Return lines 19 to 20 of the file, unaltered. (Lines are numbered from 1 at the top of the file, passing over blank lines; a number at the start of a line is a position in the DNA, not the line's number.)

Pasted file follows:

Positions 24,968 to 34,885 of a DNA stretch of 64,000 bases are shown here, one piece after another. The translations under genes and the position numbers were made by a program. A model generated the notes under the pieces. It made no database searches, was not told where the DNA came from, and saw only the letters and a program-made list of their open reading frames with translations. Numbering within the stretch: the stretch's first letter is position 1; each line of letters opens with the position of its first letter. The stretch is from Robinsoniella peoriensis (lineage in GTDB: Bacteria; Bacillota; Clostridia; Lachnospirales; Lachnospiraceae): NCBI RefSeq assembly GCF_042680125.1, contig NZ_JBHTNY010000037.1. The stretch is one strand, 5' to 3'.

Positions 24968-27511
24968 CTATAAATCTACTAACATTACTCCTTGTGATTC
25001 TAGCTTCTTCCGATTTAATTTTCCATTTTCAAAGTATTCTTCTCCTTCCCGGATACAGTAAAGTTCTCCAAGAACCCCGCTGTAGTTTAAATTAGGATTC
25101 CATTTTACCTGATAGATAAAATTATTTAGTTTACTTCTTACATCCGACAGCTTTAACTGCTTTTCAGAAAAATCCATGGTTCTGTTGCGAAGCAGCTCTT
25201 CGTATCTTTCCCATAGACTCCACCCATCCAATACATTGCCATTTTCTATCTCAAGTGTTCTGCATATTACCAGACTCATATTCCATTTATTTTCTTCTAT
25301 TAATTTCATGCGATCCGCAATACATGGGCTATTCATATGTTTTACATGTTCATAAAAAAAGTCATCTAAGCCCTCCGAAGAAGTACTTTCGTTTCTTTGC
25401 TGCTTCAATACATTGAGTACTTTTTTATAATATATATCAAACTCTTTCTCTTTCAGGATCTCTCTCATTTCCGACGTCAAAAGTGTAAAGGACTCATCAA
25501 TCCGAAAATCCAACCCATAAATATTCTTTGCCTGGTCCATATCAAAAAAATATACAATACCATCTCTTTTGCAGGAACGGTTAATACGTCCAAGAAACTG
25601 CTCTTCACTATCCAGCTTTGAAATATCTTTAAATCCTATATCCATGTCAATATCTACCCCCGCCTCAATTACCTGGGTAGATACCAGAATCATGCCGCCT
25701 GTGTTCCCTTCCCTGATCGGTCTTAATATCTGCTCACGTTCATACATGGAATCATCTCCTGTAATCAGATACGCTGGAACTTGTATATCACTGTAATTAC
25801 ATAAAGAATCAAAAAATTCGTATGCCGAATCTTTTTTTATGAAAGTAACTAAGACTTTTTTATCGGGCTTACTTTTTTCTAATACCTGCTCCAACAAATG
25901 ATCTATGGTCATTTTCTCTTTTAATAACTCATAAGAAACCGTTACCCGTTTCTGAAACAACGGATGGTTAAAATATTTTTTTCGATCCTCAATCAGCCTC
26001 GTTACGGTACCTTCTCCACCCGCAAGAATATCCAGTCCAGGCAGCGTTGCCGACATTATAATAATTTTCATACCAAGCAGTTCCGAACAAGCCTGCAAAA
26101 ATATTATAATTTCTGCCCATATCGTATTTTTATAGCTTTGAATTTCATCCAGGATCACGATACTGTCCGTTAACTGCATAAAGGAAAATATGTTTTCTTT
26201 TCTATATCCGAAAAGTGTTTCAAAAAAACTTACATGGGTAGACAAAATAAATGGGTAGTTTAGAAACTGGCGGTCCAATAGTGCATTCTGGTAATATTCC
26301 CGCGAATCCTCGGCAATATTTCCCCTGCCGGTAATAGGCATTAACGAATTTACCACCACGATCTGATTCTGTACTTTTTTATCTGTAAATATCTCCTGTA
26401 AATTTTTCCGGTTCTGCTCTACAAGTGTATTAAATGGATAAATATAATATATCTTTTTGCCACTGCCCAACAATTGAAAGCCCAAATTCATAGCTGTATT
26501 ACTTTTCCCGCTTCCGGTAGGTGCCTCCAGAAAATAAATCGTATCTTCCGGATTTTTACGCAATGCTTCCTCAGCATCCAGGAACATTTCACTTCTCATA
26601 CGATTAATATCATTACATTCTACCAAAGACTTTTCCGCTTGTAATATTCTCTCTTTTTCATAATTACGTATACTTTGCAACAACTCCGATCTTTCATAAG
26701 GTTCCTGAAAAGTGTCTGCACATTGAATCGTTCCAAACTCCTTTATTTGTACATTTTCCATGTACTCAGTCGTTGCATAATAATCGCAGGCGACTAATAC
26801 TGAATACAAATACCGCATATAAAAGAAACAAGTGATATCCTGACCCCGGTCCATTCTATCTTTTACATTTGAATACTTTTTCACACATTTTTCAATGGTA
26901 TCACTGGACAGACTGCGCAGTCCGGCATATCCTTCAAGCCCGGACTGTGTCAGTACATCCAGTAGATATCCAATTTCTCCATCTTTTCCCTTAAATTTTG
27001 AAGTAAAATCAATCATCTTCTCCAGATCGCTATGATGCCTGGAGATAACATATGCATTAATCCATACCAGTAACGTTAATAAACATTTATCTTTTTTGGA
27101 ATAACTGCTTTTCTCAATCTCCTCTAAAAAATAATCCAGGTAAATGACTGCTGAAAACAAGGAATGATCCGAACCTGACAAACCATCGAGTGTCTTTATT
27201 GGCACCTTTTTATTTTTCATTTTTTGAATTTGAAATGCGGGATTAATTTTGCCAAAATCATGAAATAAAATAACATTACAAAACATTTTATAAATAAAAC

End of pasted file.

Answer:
26501 ACTTTTCCCGCTTCCGGTAGGTGCCTCCAGAAAATAAATCGTATCTTCCGGATTTTTACGCAATGCTTCCTCAGCATCCAGGAACATTTCACTTCTCATA
26601 CGATTAATATCATTACATTCTACCAAAGACTTTTCCGCTTGTAATATTCTCTCTTTTTCATAATTACGTATACTTTGCAACAACTCCGATCTTTCATAAG